On-The-Air (27/11/2020)

27th November 2020

By: Martin Creamer

Creamer Media Editor


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Every Friday, SAfm’s radio anchor Sakina Kamwendo speaks to Martin Creamer, publishing editor of Engineering News & Mining Weekly. Reported here is this Friday’s At the Coalface transcript:

Kamwendo: Strong steps are being taken by investors to open new precious metals mines and to reopen old ones.

Creamer: In the Waterberg area, there has been a new discovery, which is particularly palladium rich. The owner of that is listed in Canada and in the United States and is very eager at the moment to go ahead with a mine there, which will be of great benefit to South Africa. It also has a good local South African investor, which holds 32% of the shares in the asset.

This will be a shallow mechanised mine at a time when the prices are high for palladium and rhodium in particular. Both are in the orebody there, along with gold and platinum. Even the platinum price is also starting to rise now, which is fantastic. That is one of the precious metals projects that would be brand new.

The others are gold projects that are, perhaps you can say old, but can be resurrected again, and particularly by a company called Shallow Reefs Gold. Shallow Reefs Gold is eager to reopen what we would regard as fairly shallow gold orebodies that have not been developed but which can do well at the current gold price. We also see the Australia-listed Wits Gold has announced that it has started to drill again in the dumps on the West Rand. So, eager investors want to go ahead.

I used to hear from the people that were looking to invest in Chile that when you went to the South American country to investment in mining, the government of Chile would roll out a red carpet, but when you came to South Africa, the government of South Africa would roll out the red tape. Some of the eager potential investors have been working to try and get mining licences in South Africa for some time and I think that there needs to be a quickening of the pace and a favourable regulatory environment to make sure that investors can invest so that South Africa can go into economic recovery in a more momentous way.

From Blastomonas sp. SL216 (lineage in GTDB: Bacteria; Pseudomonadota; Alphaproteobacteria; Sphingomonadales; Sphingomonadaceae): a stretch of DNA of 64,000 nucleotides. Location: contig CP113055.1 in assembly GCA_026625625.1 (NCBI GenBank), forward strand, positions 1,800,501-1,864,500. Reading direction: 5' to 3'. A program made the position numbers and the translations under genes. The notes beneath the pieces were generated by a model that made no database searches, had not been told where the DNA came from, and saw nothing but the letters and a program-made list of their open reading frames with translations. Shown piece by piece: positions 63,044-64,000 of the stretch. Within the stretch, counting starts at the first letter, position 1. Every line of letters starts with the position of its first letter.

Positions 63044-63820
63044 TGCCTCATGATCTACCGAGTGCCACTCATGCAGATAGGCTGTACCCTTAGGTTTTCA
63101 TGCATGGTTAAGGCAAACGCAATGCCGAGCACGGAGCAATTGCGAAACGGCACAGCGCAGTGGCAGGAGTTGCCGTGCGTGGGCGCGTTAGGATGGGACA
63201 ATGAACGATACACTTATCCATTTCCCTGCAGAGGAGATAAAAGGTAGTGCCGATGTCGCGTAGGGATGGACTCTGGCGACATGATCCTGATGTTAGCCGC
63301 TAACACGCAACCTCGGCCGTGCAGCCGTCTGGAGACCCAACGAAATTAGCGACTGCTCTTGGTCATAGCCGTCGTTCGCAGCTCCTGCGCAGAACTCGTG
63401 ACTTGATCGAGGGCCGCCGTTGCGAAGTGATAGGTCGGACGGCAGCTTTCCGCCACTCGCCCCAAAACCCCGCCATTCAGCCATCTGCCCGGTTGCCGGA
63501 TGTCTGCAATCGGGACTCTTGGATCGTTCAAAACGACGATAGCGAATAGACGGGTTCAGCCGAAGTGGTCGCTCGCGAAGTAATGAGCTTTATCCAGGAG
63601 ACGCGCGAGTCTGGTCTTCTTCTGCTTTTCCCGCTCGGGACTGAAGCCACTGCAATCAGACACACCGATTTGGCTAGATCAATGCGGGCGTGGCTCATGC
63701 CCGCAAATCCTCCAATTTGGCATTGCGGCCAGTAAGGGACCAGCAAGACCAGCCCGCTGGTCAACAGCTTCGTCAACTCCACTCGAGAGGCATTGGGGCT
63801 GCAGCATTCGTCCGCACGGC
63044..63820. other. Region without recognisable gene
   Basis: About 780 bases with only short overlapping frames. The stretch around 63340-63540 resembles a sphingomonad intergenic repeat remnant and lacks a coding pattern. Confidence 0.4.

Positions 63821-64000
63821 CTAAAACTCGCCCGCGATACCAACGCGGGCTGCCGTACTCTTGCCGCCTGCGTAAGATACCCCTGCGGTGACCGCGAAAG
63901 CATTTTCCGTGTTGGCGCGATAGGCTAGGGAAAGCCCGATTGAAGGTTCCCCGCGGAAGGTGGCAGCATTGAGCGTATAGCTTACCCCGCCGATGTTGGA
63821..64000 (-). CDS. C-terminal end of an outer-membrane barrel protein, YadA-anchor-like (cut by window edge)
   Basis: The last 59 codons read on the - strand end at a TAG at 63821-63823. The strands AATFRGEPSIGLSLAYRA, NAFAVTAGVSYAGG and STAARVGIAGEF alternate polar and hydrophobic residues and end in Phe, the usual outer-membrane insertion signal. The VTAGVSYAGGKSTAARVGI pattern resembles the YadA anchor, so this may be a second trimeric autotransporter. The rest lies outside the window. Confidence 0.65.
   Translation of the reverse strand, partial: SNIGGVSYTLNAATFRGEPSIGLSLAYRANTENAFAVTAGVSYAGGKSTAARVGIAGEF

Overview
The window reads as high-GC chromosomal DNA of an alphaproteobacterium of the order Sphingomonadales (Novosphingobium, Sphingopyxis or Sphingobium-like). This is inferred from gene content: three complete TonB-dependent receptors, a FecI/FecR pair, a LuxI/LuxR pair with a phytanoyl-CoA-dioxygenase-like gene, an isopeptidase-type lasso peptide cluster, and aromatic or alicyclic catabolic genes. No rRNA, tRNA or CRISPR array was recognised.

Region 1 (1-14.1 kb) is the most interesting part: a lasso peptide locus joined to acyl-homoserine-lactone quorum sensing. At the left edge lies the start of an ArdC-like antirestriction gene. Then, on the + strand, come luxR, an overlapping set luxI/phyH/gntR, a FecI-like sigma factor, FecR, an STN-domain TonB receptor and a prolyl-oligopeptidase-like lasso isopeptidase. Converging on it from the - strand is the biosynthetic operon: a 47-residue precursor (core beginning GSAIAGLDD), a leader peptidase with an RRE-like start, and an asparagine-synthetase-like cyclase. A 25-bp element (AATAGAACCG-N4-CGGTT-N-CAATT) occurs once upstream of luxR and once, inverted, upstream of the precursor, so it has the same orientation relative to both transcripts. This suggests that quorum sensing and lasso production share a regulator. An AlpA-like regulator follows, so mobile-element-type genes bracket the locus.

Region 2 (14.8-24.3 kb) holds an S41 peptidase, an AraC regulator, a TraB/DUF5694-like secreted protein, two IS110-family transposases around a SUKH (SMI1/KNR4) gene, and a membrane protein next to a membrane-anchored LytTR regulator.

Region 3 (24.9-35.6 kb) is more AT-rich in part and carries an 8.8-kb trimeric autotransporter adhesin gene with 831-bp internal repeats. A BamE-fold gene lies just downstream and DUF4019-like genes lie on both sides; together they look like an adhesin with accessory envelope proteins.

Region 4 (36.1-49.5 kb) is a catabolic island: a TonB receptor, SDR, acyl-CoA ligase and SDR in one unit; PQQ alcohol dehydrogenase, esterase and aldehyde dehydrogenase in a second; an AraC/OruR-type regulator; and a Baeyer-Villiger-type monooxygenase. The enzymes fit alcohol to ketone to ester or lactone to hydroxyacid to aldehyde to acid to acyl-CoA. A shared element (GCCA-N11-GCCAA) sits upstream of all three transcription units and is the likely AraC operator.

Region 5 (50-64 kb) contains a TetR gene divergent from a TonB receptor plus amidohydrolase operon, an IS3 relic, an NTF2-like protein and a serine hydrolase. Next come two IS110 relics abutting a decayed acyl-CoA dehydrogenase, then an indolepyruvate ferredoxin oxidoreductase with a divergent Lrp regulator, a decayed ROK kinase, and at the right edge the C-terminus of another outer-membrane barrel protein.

Kamwendo: An ingenious method of turning dreaded acid mine water into drinking water at no cost has been discovered.

Creamer: This is a project that has been funded by a grant from the State and that is the Technology Innovation Agency and has given a company called Trailblazers Technology of Krugersdorp funding to get going on trying to make sure that we can recover potable water from large amounts of water that have been polluted by the mines.

John Bewsey has been working on this for some time and he has reached a point where polluted mine water can be demineralised to a far greater extent than is the case with other processes and you can actually get funding yourself, because you can recover it and when you develop potassium nitrate from that, you can sell that, and make more than enough money to fund the whole operation. So, it is polluted water coming back into the system as potable water with a profitable return.

A lot of people are looking at this at the moment across a broad spectrum of the mining industry, because the curse of acid mine drainage is quite a problem that will come back to haunt the country if something is not done about it. Acid mine water is something that we have to get rid of and the way we are doing it at the moment is not helping, because it can upset our farmers in future by allowing too much salt back into the ecosystem. We hope that this breakthrough will be taken up by the mining industry in a big way to clean up acid mine water and turn it into potable water in a way that pays for itself. 

Kamwendo: There is an urgent need for South Africans to focus unflinchingly on creating economic growth and jobs.

Creamer: We have got to be unflinching about the way we move forward. There are a lot of problems which pop up every day, which can divert us from what we need, which is a very firm focus to make sure that we create economic recovery. It is not going to be an easy situation and we cannot be distracted, as economists are warning us every day.

We have got to look forward with conviction and we do have opportunities to really recover economically. There are so many possibilities. Also, the whole green economy that is emerging gives us a massive scope to move forward. The problem is that there are a lot of distractions on a daily basis and the plea now to the people of South Africa is that they should not be distracted, but they should rather move forward unflinching and creating economic growth and jobs for the benefit of the South African people.

Kamwendo: Thanks very much. Martin Creamer is publishing editor of Engineering News & Mining Weekly.

Edited by Creamer Media Reporter


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